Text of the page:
Jan Allman is the first woman to run a Ford assembly plant.

Plant manager Jan Allman speaks during a ceremony to launch the 2010 Taurus.

This past week, the first 2010 Taurus rolled off the line at Ford’s Chicago assembly plant. Times may still be gloomy for many in the auto industry, but Ford, at least, has something to brag about, and I’m talking about more than just the sporty new look of the redesigned Taurus.

That’s because the person overseeing production of the new Taurus is Jan Allman, the first woman to run a Ford assembly plant. Allman, who took over the plant manager’s job in May, comes to Chicago from Ford’s Cleveland plant, where she played a significant role in developing the company’s new EcoBoost engine.

The 43-year-old mother of two is the first in her family to graduate from college. She started her career in the auto industry when she attended a co-op program at General Motors Institute, now named Kettering University. She rotated between attending classes and working at Ford’s engine plant in Lima, OH. She earned a bachelor’s in mechanical engineering, and wrote her bachelor’s thesis on correcting distortion in an overhead camshaft.

She started her career at the Lima plant and worked her way up as area manager, engineering manager and programs operations manager before returning to the Lima plant in 2002 as plant manager. She has spent the last two years in Cleveland as site operations manager, responsible for two engine plants and a casting plant.

On behalf of all us at ASSEMBLY: Congratulations, Jan, and good luck!

Hopefully, Allman’s appointment is a sign of things to come. Only 3 percent of the women who responded to our first annual State of the Profession Survey back in 1996 held a corporate management title. Only 2.4 percent of women were in manufacturing management and even less-1.6 percent-were in design management. Fourteen years later, those percentages have changed little.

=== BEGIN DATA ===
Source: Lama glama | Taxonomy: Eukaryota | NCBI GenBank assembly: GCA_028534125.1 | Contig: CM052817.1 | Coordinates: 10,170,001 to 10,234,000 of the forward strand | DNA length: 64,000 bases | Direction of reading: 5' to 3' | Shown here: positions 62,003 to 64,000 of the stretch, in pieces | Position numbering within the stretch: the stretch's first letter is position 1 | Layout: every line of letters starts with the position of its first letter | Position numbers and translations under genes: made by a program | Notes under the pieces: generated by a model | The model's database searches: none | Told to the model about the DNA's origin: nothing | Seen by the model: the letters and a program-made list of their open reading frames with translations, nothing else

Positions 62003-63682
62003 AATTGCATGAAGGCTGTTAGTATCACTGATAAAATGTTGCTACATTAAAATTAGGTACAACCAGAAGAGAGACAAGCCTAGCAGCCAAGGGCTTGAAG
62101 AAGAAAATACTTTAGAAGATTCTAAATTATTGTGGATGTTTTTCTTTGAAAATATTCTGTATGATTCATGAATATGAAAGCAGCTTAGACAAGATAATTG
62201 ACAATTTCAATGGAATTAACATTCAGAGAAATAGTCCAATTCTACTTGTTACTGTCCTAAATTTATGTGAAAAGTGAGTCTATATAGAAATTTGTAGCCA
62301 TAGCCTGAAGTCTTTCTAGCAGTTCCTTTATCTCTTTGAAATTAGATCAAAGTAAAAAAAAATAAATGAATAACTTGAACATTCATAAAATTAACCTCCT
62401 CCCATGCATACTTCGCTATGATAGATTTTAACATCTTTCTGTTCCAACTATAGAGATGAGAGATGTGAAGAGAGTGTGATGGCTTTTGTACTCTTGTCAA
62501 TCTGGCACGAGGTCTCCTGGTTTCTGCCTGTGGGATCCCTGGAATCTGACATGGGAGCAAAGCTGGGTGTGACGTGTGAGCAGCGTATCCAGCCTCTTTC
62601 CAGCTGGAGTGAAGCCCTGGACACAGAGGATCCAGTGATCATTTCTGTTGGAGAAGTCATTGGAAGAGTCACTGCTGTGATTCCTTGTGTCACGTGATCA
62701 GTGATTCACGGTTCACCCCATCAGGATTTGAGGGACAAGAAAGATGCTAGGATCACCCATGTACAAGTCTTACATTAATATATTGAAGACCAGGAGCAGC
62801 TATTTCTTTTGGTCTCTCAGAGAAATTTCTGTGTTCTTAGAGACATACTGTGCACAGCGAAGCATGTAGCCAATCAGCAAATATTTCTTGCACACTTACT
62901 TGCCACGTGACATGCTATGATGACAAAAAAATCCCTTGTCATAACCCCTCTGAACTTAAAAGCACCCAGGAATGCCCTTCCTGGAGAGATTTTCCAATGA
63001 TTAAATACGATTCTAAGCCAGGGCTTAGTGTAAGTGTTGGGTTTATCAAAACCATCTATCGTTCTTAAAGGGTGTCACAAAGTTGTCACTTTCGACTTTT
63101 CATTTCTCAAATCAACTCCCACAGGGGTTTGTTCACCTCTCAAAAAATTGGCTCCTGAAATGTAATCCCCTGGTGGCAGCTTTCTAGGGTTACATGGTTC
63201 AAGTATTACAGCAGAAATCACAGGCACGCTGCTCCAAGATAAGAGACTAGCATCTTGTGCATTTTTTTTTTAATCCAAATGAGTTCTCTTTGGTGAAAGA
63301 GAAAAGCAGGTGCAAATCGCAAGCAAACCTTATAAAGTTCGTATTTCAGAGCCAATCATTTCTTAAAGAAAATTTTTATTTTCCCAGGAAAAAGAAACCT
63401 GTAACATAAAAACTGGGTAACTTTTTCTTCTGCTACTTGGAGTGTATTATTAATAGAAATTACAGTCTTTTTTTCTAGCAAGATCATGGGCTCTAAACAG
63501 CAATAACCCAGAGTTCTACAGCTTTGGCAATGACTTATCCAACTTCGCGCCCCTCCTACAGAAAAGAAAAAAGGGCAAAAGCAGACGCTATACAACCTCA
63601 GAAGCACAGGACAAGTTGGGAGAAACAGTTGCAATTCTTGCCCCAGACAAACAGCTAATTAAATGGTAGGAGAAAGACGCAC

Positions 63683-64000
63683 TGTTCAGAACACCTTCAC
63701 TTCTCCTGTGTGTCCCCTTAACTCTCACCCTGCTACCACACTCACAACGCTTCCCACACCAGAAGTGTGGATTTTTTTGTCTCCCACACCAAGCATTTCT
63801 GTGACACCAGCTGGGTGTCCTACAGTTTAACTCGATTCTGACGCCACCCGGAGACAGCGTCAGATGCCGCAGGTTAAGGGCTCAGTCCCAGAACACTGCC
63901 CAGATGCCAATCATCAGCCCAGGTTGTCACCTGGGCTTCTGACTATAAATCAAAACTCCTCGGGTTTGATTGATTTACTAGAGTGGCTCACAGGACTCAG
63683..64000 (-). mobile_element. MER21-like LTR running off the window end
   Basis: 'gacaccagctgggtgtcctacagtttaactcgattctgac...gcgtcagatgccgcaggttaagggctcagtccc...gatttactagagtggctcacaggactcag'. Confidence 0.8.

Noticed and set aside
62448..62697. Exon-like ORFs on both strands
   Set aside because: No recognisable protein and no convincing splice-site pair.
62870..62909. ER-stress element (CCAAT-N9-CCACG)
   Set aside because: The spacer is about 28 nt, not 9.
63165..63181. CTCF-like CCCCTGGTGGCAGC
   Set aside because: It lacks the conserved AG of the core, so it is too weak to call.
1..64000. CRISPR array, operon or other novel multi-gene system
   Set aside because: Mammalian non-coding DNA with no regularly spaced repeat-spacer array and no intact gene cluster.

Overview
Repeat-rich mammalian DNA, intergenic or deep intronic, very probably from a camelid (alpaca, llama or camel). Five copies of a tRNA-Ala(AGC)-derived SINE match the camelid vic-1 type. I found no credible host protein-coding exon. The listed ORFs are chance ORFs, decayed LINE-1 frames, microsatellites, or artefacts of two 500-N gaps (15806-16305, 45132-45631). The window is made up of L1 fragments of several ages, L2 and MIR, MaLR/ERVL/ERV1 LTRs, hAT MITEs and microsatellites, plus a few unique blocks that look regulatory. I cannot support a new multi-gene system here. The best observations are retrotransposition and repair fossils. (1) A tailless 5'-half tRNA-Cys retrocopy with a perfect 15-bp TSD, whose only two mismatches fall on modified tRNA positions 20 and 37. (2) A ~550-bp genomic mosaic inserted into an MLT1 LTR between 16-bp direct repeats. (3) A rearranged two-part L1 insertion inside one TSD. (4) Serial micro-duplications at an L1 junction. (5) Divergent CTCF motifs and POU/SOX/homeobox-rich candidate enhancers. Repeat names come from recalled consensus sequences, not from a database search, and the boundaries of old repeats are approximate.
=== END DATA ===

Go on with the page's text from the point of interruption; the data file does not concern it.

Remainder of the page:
None of the women who responded to our first survey reported a salary of more than $90,000 in 1995-but 6.3 percent of the men did. Fourteen years later, there’s still a disparity, but women are at least part of the mix. In 2009, 12.5 percent of women reported salaries of more than $90,000 in 2008, compared with 22.6 percent of men.

In 1995, the gender disparity in salaries was not quite as great at the lower ends of the pay scale. In total, 32.7 percent of men made more than $60,000 in 1995, compared with 20 percent of women. Fourteen years later, 74.1 percent of men made more than $60,000, compared with 58.4 percent of women.

To be fair, some of the gender disparity in our survey can be attributed to differences in experience. In 2009, for example, women respondents had an average of 14 years of experience, while men average 19 years of experience. (You can read more about the 2009 State of the Profession Survey here. Or, search our archives for surveys from previous years.)

A few facts about Chicago’s South Side assembly plant, courtesy of Ford:
Employment: 1,280 hourly workers; 95 salaried workers
Products: Ford Taurus, Ford Taurus SHO, Lincoln MKS
Year opened: 1924
Site size in acres: 113
Plant size in square feet: 2.7 million
Product history: Ford Model A, Ford Model T, Ford delivery trucks, armored cars and reconnaissance vehicles, Mercury Sedan, Ford Torino, Ford Thunderbird, Ford Granada, Mercury Cougar, Ford LTD, Mercury Marquis, Ford Taurus, Mercury Sable, Ford Five Hundred, Ford Freestyle, Mercury Montego, Ford Taurus X
Manufacturing upgrades: Ford has invested $134 million into the site for upgrades. The investment includes installation of a line for assembling the new EcoBoost engine and new machinery at the Chicago Stamping Plant, which will support sheet metal changes for the vehicles. Key fobs allow operators to confirm proper assembly before the vehicle advances to the next station. Before the vehicle is released to the shipping yard, its onboard diagnostics system and quality tracking system are scanned to make sure no problems have been discovered throughout the assembly process. If there is a problem that has not been fixed, the release gate will not lift and the vehicle will not be allowed to leave the plant.

Historic Milestones
1914: Production begins in March; plant turns out 4,211 Model Ts
1924: Chicago Assembly moves to 11-acre plant at 12600 Torrence Ave.
1942: Plant changes from civilian production to World War II production
1945: First civilian vehicle-the 1946 Mercury Sedan-rolls off the line
1946: Ford and UAW sign contract making Ford employees, at $1.40 an hour, the highest paid auto employees
1962: Plant begins work on 44,000-square-foot expansion
1964: Plant celebrates 50 years of production in Chicago
1977: A 36,000-square-foot addition is added, bringing plant’s total size to more than 2 million square feet
1985: Production starts on Taurus and Sable after $205 million in plant renovations
1995: Plant undergoes $285 million renovation, gets 200,000-square-foot addition
2004: Plant undergoes $400 million modernization that includes addition of a flexible body shop